Trump gets another indictment clue from Fulton County

The avalanche of legal setbacks for former President Donald Trump looks likely to continue, with police in Fulton County, Georgia, making a move that may signal yet another criminal indictment is on the way.

Trump on Thursday received the latest clue that his fourth indictment could be coming soon—the same day that the former president appeared at a federal courthouse in Washington, D.C., and pleaded not guilty to four felony counts related to the January 6 Capitol attack and attempts to overturn the 2020 presidential election.

The Fulton County Sheriff’s Office announced that it will beef up security in anticipation of a new indictment by shutting down a section of Atlanta’s Pryor Street that runs in front of the Fulton County Courthouse, according to The Atlanta Journal-Constitution. The street closure is planned to begin Monday and last until August 18.

Newsweek reached out for comment to Trump’s office via email on Thursday night.

Fulton County District Attorney Fani Willis, who is investigating Trump related to attempts to overturn his 2020 loss to President Joe Biden, confirmed during an interview earlier this week with local station WXIA that a decision on whether to charge the former president would be made no later than September 1.

Former President Donald Trump is pictured on Thursday at Reagan National Airport in Arlington, Virginia, after being arraigned on four federal felony counts in Washington, D.C. Trump has faced three criminal indictments in the last few months, with speculation mounting that a fourth could be on the way in Fulton County, Georgia.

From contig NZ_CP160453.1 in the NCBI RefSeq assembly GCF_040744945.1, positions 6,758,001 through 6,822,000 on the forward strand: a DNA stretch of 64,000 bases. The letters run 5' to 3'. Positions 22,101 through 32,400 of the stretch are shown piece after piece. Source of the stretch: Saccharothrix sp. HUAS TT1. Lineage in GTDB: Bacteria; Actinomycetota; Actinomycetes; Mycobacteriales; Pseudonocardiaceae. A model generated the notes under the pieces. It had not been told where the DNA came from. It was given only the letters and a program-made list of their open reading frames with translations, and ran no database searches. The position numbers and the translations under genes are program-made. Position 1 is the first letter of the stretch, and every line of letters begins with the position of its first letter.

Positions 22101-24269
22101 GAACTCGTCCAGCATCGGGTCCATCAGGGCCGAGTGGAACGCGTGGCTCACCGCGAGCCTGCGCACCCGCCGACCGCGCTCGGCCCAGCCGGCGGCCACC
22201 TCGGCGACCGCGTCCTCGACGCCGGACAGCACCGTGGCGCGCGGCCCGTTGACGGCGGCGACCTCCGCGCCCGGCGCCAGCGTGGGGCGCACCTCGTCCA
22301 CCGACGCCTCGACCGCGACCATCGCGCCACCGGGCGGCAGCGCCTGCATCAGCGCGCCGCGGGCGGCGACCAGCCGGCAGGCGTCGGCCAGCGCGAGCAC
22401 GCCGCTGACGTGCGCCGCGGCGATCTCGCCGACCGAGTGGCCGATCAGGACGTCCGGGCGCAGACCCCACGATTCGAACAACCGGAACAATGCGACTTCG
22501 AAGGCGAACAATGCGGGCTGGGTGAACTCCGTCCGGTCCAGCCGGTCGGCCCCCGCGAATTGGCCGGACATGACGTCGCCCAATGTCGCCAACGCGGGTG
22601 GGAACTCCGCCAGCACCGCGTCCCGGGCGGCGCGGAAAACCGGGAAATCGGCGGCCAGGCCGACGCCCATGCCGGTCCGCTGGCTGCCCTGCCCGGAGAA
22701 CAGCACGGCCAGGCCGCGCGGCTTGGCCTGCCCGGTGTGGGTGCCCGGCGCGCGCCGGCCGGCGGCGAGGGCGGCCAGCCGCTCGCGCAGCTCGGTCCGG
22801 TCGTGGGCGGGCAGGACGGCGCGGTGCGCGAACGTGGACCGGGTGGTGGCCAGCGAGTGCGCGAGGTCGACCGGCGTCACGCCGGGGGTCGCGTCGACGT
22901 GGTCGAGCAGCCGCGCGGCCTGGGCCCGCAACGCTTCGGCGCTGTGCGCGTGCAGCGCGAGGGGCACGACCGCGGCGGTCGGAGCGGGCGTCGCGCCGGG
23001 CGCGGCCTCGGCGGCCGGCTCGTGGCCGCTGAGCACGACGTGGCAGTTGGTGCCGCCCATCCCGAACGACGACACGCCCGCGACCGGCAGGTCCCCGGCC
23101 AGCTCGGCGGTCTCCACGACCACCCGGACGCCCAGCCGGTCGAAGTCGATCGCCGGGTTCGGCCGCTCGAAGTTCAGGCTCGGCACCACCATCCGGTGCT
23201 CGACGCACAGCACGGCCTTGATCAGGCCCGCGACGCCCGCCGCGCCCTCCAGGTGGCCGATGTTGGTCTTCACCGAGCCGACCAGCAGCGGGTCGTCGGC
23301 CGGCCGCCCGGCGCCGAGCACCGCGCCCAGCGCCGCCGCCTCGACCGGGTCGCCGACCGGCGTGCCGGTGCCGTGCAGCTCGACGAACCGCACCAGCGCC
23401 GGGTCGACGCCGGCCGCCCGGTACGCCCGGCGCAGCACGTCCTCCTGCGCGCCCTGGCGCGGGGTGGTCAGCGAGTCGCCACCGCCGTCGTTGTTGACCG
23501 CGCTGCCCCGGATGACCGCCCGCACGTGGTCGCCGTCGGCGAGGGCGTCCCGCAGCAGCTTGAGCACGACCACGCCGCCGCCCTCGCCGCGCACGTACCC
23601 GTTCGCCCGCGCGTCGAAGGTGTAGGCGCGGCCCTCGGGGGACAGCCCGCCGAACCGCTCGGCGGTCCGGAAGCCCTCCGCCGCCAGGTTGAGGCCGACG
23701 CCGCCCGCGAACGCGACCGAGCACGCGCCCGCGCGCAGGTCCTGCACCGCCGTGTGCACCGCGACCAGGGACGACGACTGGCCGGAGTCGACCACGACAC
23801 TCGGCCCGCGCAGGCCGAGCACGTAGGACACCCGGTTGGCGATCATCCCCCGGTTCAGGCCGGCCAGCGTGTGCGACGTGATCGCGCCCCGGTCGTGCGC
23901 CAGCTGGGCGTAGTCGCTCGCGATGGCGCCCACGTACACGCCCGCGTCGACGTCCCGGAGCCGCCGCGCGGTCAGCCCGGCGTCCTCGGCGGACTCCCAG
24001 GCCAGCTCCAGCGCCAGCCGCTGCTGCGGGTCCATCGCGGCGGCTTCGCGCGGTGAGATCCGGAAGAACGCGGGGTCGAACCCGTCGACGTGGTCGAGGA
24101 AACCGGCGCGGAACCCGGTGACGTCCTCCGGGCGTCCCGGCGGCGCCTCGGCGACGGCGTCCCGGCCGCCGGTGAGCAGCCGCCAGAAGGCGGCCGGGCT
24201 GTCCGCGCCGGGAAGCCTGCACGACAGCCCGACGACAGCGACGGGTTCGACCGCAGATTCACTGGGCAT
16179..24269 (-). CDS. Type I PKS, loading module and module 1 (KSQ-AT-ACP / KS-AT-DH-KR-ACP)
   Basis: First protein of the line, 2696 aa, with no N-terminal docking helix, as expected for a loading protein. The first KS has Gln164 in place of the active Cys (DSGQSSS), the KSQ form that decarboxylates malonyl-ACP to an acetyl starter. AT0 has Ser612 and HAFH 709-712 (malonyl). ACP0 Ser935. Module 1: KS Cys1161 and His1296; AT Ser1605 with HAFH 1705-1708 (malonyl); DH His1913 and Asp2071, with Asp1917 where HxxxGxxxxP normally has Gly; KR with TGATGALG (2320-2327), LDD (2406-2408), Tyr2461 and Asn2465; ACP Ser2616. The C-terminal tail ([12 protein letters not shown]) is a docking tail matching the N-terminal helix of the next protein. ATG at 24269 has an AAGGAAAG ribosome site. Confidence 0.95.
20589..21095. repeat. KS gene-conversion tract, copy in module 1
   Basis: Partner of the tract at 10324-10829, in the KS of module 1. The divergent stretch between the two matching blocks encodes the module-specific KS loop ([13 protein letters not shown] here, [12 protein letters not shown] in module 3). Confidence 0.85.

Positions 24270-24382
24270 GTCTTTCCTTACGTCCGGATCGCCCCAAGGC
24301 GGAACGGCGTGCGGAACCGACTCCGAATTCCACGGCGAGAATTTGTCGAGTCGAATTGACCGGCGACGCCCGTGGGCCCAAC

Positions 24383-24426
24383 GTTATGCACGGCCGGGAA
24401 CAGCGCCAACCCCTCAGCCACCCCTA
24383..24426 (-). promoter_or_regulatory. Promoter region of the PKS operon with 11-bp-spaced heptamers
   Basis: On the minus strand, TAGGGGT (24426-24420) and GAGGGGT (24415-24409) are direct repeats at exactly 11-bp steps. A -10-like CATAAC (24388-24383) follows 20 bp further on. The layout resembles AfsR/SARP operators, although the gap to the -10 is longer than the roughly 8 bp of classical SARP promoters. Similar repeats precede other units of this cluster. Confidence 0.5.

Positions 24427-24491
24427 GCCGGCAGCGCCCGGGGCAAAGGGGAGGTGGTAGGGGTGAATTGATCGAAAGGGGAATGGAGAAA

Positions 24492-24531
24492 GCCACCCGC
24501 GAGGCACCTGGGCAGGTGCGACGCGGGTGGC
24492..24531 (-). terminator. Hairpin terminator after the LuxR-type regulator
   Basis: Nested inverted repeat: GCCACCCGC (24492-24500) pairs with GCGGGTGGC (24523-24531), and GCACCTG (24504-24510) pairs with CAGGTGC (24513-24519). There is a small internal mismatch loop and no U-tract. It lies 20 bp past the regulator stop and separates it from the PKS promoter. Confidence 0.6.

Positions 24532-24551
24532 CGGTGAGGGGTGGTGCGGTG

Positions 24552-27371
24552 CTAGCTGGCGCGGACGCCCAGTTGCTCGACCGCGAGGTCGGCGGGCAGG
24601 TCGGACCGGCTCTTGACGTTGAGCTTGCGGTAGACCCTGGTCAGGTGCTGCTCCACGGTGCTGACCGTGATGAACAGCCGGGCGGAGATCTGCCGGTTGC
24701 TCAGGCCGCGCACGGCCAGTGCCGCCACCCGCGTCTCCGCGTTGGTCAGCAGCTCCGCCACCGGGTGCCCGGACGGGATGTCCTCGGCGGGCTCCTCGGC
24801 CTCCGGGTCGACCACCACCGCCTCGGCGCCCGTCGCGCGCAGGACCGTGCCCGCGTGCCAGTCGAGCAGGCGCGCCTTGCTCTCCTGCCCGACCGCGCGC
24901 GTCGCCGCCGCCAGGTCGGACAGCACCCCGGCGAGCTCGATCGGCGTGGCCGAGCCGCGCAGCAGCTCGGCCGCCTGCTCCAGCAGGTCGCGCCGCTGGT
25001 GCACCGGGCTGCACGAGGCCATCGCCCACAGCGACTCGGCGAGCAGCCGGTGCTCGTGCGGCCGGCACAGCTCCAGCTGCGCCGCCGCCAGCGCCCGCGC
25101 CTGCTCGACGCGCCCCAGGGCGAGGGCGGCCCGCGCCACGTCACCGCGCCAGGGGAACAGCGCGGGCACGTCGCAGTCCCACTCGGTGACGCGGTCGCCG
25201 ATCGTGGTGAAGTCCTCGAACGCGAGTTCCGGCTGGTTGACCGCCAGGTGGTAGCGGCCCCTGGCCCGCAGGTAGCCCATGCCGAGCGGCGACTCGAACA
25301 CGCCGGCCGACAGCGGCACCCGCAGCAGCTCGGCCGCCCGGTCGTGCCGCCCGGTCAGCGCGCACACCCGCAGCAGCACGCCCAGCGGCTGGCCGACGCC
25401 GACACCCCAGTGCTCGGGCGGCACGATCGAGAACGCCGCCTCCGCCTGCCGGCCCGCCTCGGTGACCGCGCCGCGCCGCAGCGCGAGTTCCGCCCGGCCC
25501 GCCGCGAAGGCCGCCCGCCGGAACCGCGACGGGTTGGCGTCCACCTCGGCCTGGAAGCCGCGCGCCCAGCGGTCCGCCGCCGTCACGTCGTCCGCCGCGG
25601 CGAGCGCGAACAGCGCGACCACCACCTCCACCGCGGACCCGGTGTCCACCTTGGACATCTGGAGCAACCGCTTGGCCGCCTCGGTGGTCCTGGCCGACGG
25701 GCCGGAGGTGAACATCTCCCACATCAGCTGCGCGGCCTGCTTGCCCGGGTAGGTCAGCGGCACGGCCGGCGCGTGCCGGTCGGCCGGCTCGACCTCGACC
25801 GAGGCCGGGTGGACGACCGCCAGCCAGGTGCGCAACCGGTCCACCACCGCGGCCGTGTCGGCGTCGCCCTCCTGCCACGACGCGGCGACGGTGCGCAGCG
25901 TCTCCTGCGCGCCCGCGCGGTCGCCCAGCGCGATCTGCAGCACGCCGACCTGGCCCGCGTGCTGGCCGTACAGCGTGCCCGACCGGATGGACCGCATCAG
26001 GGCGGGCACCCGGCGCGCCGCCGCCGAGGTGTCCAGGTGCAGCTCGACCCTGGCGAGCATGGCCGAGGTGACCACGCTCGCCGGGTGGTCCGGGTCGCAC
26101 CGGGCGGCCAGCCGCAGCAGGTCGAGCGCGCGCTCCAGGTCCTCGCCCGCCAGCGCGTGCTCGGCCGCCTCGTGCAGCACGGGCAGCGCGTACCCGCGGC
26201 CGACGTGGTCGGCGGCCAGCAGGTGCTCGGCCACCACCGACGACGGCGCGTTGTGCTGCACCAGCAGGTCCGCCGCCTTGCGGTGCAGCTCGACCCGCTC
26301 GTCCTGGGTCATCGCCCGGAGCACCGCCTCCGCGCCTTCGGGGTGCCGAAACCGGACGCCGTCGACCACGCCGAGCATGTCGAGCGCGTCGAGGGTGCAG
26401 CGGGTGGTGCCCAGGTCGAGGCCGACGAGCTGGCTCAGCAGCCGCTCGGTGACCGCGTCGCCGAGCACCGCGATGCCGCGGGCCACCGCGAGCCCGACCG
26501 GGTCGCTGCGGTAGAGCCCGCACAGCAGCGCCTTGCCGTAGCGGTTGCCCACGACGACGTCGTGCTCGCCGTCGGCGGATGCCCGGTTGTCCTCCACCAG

Tasos Katopodis

“The work is accomplished,” Willis said during the interview. “We’ve been working for 2 1/2 years. We’re ready to go.”

Speculation that an indictment may happen by August 18 began to mount in May when Willis announced that she was instructing most of her staff to work remotely between July 31 and August 18—providing a strong clue about the possible timing of the indictment. A grand jury expected to vote on whether to charge Trump was sworn in last month.

Another hint that an indictment could be imminent emerged last week, when videos appeared online of large orange barricades being placed outside Fulton County Courthouse.

Trump called Willis, who is Black, a “racist” and predicted that she would “be dropping all charges” against him “for lack of a case” in a post to Truth Social on June 30.

Fulton County Sheriff Pat Labat told reporters on Tuesday that a mugshot of Trump would be taken in the event of his arraignment. The former president has so far been spared the indignity.

Trump is also facing 40 federal felony counts related to his handling of classified documents and 34 felony counts of falsifying business records in New York. He denies all wrongdoing and claims to be the victim of a political “witch hunt.”

Willis’ investigation began more than two years ago, not long after Trump called Georgia Secretary of State Brad Raffensperger days before the January 6 attack on the U.S. Capitol to demand that he “find” enough votes to overturn his 2020 loss.

Trump later described the phone call as “perfect” and continues to falsely claim that the election was “stolen” due to massive voter fraud.

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